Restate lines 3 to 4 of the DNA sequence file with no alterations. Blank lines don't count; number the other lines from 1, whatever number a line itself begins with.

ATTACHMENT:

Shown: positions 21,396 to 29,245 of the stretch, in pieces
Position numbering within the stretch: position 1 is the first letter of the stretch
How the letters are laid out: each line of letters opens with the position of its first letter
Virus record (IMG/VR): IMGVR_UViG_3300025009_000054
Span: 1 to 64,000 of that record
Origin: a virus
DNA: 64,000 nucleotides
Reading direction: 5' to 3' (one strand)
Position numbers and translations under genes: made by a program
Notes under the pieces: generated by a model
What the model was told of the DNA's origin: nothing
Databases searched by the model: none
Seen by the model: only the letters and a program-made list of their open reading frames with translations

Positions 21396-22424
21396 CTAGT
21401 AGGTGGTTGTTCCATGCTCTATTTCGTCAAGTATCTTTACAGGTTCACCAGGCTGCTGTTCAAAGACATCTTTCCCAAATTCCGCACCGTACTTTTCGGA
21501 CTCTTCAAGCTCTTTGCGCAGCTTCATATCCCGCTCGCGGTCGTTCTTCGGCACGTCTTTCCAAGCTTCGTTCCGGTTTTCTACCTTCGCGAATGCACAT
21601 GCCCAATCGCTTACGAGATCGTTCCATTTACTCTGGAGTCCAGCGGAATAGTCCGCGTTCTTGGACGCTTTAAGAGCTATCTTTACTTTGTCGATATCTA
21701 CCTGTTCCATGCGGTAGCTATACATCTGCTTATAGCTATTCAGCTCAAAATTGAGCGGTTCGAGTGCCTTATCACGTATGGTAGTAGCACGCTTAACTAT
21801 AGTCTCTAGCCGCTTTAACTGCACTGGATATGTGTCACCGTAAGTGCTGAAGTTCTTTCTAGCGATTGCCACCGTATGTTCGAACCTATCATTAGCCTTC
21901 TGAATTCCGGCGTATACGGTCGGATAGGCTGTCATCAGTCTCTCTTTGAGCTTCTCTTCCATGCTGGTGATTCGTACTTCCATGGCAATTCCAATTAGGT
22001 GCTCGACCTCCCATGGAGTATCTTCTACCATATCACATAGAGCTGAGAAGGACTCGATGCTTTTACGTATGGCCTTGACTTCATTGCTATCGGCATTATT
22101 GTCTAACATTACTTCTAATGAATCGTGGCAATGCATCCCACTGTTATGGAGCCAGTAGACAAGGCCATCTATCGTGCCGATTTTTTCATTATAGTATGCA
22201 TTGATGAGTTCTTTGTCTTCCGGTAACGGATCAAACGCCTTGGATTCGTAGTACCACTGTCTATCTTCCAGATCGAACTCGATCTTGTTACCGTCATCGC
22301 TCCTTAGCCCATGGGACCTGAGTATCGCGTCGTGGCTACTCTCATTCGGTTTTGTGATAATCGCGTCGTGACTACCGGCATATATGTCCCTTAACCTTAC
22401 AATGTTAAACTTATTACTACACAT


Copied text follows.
How the letters are laid out: each line of letters opens with the position of its first letter
Virus record (IMG/VR): IMGVR_UViG_3300025009_000054